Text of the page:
". . . It is important, nevertheless, in any analysis of learning to emphasize that learning is a
subjective process, its function being to constantly present to the discriminative mind impressions of
reality, as gained by the mind's ability to perceive and interpret.
The validity of an impression obviously cannot be
tested by reference to a single objective reality. The criterion is rather the impression's agreement with
the whole of consciousness, or the total system of all past 'correct' discernments--- percepts,
concepts, and inferences--- which, together with universal and empirical laws derived from them, are
believed to describe the true nature of phenomena.
It is this quality of agreement, self-consistencey,
or uniformity of consciousness that makes learning possible . . . "
~~~ This essay was written when Virginia was 16.
~ ~ ~ ~ ~
Political investigative reportings, opinion pieces, in-depth interviews, cultural articles, during Virginia's one-year tenure as Editor-in-Chief of the
Rockford College Anvil (1974-1975)
". . . But at Rockford College conflict of opinion is viewed as an unfortunate occurrence.
Whatever independent thought may be contained in the student newspaper, has almost a fugitive
status and exists in a kind of limbo. Independent thought on important issues is not encouraged
by the administration.
So as part of the answer to the faculty member who asked what the solutions were to the fact that
students are not required to think here and thus rarely do: if the administration would stop badgering
the few students who do try to think, maybe more real independent thinkers would step forward and
make their opinions known . . .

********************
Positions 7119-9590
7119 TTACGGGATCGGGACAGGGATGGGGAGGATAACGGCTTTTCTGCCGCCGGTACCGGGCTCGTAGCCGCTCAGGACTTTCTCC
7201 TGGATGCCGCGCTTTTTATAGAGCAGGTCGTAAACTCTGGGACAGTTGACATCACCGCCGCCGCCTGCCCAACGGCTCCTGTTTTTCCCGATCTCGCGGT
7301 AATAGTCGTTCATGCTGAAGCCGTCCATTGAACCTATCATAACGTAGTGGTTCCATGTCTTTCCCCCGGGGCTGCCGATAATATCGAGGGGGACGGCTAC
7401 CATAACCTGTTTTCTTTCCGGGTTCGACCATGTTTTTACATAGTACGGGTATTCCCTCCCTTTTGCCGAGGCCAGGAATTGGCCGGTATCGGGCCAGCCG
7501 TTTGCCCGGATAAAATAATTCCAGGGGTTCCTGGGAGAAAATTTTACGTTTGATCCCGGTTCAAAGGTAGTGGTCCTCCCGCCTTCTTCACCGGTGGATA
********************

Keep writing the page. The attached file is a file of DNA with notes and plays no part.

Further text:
. . . Unfortunately, the intellectual and educational decisions and policies of Rockford College are made
without regard for the views of the student. Rockford College could help students to think; as an
institution, it could encourage literary, journalistic and other pursuits. Articulate exchange of opinion
could conceivably occur between the administration and students. I believe a student newspaper
could play a part in that exchange; but until the administration comes to encourage active, independent
thought on the part of the students--- I am not personally optimistic."
An analysis of Trotsky's views of the Mensheviks (title & date unknown; part of essay missing)
"Unlike the Mensheviks, Trotsky does not believe that free labor can exist in a truly socialist society. Trotsky sees the major task of the socialist system as one in which a completely planned economy involving compulsory labor eventually evolves into an ecconomic system far more productive than capitalism. Indeed, if the socialist state cannot do this, the revolution has no real purpose and is doomed to failure."
~ ~ ~ ~ ~
"Justice as a Metaethical Absolute" (Rockford College, May, 1976 -- juried honors paper, Dept of Philosophy -- drawing on concepts of justice in Aristotle, Plato, Rousseau, Kant, Nietzsche & others )
"It is the purpose of this essay to enquire into the function of justice as an ethical category in language. While
such an approach does not contribute any new normative speculation concerning the ethical correctness
of solutions to certain current moral problems, it is hoped that such a linguistic analysis might help to
clarify the nature of Justice as an ethical concept, its role as an ideal or absolute in a system of knowledge--- as well as
shedding light on why we accept as a matter of course certain normative propositions that we intuitively
relate to the idea of Justice."
~~~ This essay was the basis for awarding Virginia the first honors degree in philosophy in the long history of
~ ~ ~ ~ ~
"Rare Books and Manuscripts: The Silent Stewardship" (University of Chicago, 1976)
Considers " . . . whether the economic and political power of the major corporate communicators in American society, has so destroyed any possibility of a marketplace of ideas, that some reconsideration of the traditional understanding of freedom of speech and tolerance, is necessary."
~~~ The professor (unidentified) who graded the paper wrote the following assessment: "Exceedingly thoughtful,
and expertly presented. --a highly superior paper."
Eventually all of these writings will be availabe as pdfs, linked to the titles above. They are currently in typescript, generally of quality too poor to be converted into digital form by OCR technology, so I am typing them all out by hand as time permits.
If anyone knows of additional writings by Virginia not listed here, please contact me. Also, I lack copies of Virginia's editorial pieces written for the Colorado Springs Gazette Telegraph. If anyone can provide copies of these, I would be most grateful.